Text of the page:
In the First Round of the NCAA Tournament at Little Caesers Arena against 14-seeded Bucknell, the Michigan State Basketball team finally put together the high-powered offensive performance they have been searching for since the final stretch of the regular season. Miles Bridges’s 29 points and the re-emergence of Josh Langford’s mid-range shot were big reasons for that. But what set them up for their big offensive nights was sophomore Cassius Winston.
Winston’s ball movement was an offensive catalyst Friday night that found open shooters, put guys in the right spots, and put the Michigan State offense in a more consistent tempo. When the Spartans play 11-seeded Syracuse in the Second Round, Winston and MSU will take on a 2-3 zone defense unlike any other.
It is the staple to Syracuse coach Jim Boeheim and Syracuse basketball. And for Michigan State to beat it and advance past the Orange, Winston is going to have to lead them through it.
The Spartans have not faced a zone like Syracuse since way back in November when they fell in Chicago to Duke in the Champions Classic. Then, Michigan State and Winston were raw to that type of defense. And the lack of experience going against it showed, especially for the sophomore point guard. The three points he scored was a season low. The five turnovers is tied for the third most this season only behind the six he gave up against Oakland on Dec. 17 and the eight he had at Illinois on Jan 22.
Syracuse’s zone resembles it. However, it is more compact and forces opponents to commit turnovers at a much more higher rate.
“It is a long, probably the longest zone we are going to play,” said Winston. “So we gotta do a great job of limiting the turnovers. Can’t let them get turnovers– got to keep the ball moving, make smart plays.”
For all but two plays, Winston did just that against Bucknell Friday night. Winston led the charge in one of Michigan State’s best offensive performances in the last month. And it was not for his scoring, but for the way he initiated Michigan State’s offensive ball movement. The Spartans finished with 21 assists, the most since the 20 they recorded on senior night against Illinois. 10 of which came from Winston, the first time he has reached double-digits assists since the Spartans’s win against Purdue on Feb 10.
And the lack of crisp ball movement from Winston among others coincided with Michigan State’s offensive inconsistencies. But against the Bison, the Spartan guards– led by Winston– swung the ball around the perimeter, made the extra passes and found the open shooter.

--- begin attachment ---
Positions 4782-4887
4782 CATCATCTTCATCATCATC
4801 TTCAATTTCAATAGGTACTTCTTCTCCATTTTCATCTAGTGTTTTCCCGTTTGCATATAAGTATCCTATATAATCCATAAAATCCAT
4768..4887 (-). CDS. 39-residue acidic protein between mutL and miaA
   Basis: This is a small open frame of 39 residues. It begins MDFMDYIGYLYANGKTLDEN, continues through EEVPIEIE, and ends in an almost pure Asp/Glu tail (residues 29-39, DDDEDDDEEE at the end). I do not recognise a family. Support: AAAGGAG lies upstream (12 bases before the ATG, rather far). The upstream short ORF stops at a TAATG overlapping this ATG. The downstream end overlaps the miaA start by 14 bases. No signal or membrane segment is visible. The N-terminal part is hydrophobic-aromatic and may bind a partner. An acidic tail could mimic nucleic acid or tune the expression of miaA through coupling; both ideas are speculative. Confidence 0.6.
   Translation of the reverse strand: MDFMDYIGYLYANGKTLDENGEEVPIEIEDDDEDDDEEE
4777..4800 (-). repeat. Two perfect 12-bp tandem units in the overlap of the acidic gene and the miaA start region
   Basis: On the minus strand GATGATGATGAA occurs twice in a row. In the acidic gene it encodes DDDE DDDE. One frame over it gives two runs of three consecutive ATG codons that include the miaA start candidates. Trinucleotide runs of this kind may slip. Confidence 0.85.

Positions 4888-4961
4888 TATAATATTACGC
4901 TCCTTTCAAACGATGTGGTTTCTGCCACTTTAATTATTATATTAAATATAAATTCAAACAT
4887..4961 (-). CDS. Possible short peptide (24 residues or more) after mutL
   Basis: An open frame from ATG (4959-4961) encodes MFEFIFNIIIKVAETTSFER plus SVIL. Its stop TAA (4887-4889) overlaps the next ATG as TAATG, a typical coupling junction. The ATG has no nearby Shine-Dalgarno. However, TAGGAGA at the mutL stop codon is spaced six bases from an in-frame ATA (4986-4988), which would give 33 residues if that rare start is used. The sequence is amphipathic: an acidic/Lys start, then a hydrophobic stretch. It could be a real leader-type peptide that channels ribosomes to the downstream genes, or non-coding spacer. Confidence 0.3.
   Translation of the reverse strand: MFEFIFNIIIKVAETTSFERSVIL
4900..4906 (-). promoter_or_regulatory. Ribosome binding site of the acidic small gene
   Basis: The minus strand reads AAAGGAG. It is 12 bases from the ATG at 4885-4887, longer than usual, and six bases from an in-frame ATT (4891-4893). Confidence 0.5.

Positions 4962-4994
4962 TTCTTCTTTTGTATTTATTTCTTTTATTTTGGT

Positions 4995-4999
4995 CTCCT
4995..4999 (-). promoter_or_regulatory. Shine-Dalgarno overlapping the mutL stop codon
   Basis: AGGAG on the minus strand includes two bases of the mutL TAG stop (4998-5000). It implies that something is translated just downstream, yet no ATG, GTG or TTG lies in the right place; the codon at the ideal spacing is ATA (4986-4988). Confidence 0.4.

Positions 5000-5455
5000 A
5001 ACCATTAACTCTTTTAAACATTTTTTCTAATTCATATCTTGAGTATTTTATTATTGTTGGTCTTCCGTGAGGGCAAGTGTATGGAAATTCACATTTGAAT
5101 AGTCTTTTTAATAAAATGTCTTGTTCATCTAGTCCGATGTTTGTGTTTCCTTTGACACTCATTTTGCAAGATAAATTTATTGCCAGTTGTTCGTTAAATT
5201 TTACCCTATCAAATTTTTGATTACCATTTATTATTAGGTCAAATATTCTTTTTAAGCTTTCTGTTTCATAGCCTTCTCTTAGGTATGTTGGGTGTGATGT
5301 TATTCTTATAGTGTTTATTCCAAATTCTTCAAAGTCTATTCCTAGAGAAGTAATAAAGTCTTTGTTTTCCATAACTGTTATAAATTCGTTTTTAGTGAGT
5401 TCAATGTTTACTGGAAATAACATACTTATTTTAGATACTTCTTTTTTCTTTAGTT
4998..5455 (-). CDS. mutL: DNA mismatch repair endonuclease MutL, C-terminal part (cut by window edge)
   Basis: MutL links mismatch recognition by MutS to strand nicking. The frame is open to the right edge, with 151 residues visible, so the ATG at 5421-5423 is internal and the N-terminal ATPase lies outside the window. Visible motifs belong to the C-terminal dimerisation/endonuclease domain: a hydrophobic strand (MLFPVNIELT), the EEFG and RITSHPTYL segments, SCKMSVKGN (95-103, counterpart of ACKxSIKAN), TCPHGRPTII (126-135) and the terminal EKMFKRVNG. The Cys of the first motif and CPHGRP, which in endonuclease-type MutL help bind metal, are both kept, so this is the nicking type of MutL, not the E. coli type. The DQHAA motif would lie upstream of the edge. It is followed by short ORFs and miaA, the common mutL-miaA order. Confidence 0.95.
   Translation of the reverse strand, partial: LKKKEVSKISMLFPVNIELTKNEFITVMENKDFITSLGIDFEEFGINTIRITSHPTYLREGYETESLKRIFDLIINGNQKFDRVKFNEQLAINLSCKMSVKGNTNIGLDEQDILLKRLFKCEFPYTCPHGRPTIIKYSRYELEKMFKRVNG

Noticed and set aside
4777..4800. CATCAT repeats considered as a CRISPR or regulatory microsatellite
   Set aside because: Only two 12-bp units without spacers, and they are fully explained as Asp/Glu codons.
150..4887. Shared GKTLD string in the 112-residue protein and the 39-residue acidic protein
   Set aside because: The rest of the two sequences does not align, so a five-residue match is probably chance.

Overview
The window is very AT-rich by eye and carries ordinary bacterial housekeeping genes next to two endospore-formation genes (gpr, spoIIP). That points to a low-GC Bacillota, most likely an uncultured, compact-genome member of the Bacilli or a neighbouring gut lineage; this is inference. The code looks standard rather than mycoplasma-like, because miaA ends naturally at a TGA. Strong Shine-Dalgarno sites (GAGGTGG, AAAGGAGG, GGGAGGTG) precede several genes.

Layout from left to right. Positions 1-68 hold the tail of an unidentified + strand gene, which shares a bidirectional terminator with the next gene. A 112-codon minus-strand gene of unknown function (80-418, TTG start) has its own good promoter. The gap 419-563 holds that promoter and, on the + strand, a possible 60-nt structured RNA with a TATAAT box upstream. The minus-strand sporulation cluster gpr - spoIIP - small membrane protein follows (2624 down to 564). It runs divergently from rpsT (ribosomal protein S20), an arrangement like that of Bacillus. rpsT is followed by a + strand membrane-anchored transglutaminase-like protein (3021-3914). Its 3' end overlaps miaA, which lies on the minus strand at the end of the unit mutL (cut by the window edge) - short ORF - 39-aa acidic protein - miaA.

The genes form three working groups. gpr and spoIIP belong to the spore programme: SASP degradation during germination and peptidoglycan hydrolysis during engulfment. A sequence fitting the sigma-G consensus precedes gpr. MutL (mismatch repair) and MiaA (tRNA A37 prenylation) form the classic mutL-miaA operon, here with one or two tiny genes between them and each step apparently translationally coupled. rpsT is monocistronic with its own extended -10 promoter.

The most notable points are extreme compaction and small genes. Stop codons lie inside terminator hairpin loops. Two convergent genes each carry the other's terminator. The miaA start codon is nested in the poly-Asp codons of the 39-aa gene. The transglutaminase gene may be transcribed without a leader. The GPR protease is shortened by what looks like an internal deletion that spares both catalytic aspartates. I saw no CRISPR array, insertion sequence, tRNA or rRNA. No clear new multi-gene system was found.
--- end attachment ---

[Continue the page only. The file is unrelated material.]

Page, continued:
Then there were the two plays by Winston that were not so stellar. One almost got a key play hurt, and the other made a 3-on-1 fast break look like rocket science.
Midway through the second half, Winston attempted to throw a lob to Michigan State forward Nick Ward. The errant pass was too high and forced Ward to stretch over his defender to attempt to grab it. Ward failed to come down with the ball, rolled over Bucknell’s Kimbal Mckenzie, and landed awkwardly on his neck. It forced him to come out of the game however he was able to return.
The latter, on a fast break with Ward and Bridges, Winston went for the highlight play– or “home-run play” as he calls it. Winston threw a lob over his head in the direction of Bridges. Bridges failed to collect the ball and the Spartans failed to score on that possession. In the moment, Michigan State head coach Tom Izzo was clearly unhappy at the errors that should be past Winston at this stage of the season.
“I think Cassius last night, he threw that one lob,” Izzo said. ” I did not see what happened with Nck. All I saw is I thought it went off the other guy. I was complaining about that. I knew Nick was tough enough. But then the other one, when he threw it, we kind of had Nick in and Miles coming in.”
However, Izzo focused on the more of the good that Winston showed and has been showing all season.
“Hey, Cash is Cash, but he’s improved so much,” he said. “I just felt like he has had 10 assists and two turnovers and done some great things.”
But Winston knows going forward, and especially against the zone of Syracuse, he can’t afford to have multiple mistakes of that caliber.
“Sometimes I get in the habit of trying to make a big play or a home-run play, which I got better at but I got to break that habit,” Winston said after Michigan State’s First Round win. “I got to do a better job of playing smarter and looking at the situations.”
“You have got to keep it in your mind,” he said. ” You have got to focus on that a lot of times. Sometimes you let the game get to you so you think there is something that you can make a play. So if I keep it on the back of my mid and focus on the simple play, then that problem will be fixed.”
He will have the responsibility of getting the ball to the open shooters around the arc, finding the open man in the middle of zone, and taking care of the ball in a game where Michigan State may not be able to afford double-digit turnovers. And nobody understands those responsibilities more than Winston.
“Just to make sure our team does not get impatient, make sure we are playing with a lot of confidence,” said Winston. “It is going to be times a zone like that can be frustrating. So I have got to do a good job of keeping everybody together, keeping our heads together. And we are going to do a good job moving the ball and getting quality shots.”
“He is going to have his work cut out for him tomorrow,” said Izzo.” This will be a great test for Cassius.”
Contact Justin Frommer: [email protected] Follow him on Twitter @jbf3498.